|Pires, J chris|
Submitted to: OMICS: A Journal of Integrative Biology
Publication Type: Peer reviewed journal
Publication Acceptance Date: 4/13/2006
Publication Date: 6/1/2006
Citation: Leebens-Mack, J., Vision, T., Brenner, E., Bowers, J.E., Cannon, S.B., Clement, M.J., Cunningham, C.W., Depamphilis, C., Desalle, R., Doyle, J.J., Eisen, J.A., Gu, X., Harshman, J., Kellogg, E., Koonin, E.V., Philippe, H., Pires, J., Qiu, Y., Rhee, S.Y., Sjolander, K., Soltis, D.E., Stevens, P., Stevenson, D.W., Warnow, T., Zmasek, C., Soltis, P.S. 2006. Taking the first steps towards a standard for reporting on phylogenies: minimal information about a phylogenetic analylsis (miapa). OMICS: A Journal of Integrative Biology. 10(20):231-237. Interpretive Summary: Comparisons of the hereditary code (the DNA) within and between species tells us much about evolutionary relationships. These types of studies are important in most fields of biological and genetic study. These relationships are usually depicted as tree-like structures called "phylogenies" that show nested evolutionary patterns among gene sequences within and between organisms. With use of these methods in more biological fields and with ever larger amounts of data, it is becoming increasingly critical to establish minimal common reporting standards for describing these methods. The authors propose the development of reporting standards for describing evolutionary relationships among gene sequences. A model for this proposal is provided by the development of the Minimum Information About a Microarray Experiment (MIAME) standard, which has been very important in functional biology, allowing experimenters to better compare among large data sets, conduct meta-analyses and confirm previous experiments. Such standards will be important in several fields, including in work describing the evolution of agronomically valuable traits.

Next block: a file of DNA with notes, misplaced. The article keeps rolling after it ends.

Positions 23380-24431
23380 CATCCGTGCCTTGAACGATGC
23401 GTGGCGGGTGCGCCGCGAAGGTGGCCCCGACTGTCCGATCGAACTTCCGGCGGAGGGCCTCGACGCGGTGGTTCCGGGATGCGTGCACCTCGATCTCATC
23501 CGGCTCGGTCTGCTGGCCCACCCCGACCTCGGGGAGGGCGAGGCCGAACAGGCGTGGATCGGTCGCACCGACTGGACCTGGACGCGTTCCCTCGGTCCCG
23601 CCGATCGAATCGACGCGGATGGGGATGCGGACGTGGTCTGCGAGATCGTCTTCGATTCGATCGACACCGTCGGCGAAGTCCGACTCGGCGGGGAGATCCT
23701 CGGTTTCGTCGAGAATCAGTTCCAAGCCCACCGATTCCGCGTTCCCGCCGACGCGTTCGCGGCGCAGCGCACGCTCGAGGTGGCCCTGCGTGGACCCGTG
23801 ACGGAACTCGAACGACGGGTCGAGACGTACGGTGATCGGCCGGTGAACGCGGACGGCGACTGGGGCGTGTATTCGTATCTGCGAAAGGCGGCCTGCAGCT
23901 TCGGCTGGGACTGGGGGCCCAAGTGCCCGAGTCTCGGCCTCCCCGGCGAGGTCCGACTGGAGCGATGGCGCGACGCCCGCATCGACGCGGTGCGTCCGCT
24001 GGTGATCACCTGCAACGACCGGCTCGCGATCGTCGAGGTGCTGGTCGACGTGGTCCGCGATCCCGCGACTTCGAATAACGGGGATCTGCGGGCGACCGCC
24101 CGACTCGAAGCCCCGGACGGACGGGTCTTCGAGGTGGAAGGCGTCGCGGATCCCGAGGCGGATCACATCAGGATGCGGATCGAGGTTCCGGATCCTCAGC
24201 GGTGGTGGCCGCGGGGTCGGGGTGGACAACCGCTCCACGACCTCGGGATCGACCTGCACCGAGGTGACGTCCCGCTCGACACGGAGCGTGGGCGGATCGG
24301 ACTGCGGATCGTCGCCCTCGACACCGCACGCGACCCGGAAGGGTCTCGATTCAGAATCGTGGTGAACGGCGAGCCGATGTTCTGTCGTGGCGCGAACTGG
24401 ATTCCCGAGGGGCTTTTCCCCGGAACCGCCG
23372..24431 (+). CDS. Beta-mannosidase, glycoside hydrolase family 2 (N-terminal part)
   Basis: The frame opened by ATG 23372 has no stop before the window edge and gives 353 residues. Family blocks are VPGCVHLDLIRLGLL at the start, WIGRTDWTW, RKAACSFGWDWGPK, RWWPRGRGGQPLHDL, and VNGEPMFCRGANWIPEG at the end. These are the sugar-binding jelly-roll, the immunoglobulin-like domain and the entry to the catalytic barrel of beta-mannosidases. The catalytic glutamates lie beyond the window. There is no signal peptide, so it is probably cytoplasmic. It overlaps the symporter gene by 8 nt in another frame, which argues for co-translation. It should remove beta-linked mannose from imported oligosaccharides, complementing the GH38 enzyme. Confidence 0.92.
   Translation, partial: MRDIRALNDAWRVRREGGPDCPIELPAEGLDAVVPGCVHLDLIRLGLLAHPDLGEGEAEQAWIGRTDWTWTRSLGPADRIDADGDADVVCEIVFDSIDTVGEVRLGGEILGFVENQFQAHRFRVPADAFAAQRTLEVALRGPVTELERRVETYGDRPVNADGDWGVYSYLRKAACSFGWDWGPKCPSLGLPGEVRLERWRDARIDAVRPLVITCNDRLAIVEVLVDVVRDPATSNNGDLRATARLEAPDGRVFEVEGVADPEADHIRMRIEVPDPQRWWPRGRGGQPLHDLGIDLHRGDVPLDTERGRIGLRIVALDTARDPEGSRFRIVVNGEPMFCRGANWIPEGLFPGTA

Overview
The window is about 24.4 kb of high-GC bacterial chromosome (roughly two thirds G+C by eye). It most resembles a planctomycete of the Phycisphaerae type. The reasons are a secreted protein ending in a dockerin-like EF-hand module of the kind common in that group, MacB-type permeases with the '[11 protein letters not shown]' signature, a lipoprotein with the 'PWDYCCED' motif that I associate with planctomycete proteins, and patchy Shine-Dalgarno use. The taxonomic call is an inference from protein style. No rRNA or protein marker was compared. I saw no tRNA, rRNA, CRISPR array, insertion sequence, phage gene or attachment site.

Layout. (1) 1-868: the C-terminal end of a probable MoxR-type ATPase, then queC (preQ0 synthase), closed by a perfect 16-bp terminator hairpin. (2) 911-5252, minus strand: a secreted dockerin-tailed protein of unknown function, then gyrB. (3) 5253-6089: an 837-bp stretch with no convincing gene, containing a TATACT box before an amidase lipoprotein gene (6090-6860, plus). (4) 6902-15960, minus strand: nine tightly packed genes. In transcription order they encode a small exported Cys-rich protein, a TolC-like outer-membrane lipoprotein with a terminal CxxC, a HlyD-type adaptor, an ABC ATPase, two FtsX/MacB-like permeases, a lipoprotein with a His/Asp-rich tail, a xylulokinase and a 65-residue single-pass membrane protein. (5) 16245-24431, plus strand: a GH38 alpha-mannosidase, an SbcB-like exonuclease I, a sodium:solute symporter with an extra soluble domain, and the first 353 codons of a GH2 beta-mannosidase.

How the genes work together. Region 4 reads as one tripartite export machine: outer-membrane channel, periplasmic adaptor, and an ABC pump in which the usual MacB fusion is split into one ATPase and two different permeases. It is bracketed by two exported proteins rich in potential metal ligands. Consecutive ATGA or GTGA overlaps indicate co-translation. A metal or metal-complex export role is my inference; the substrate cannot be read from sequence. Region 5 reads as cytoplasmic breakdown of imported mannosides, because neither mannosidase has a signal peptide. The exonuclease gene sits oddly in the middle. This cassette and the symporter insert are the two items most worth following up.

Technical Abstract: In the eight years since phylogenomics was introduced as the intersection of genomics and phylogenetics, the field has provided fundamental insights into gene function, genome history and organismal relationships. The utility of phylogenomics is growing with the increase in the number and diversity of taxa for which whole genome and large transcriptome sequence sets are being generated. We assert that the synergy between genomic and phylogenetic perspectives in comparative biology would be enhanced by the development and refinement of minimal reporting standards for phylogenetic analyses. Encouraged by the development of the Minimum Information About a Microarray Experiment (MIAME) standard, we propose a similar roadmap for the development of a Minimal Information About a Phylogenetic Analysis (MIAPA) standard. Key in the successful development and implementation of such a standard will be broad participation by developers of phylogenetic analysis software, phylogenetic databases, and journal editors.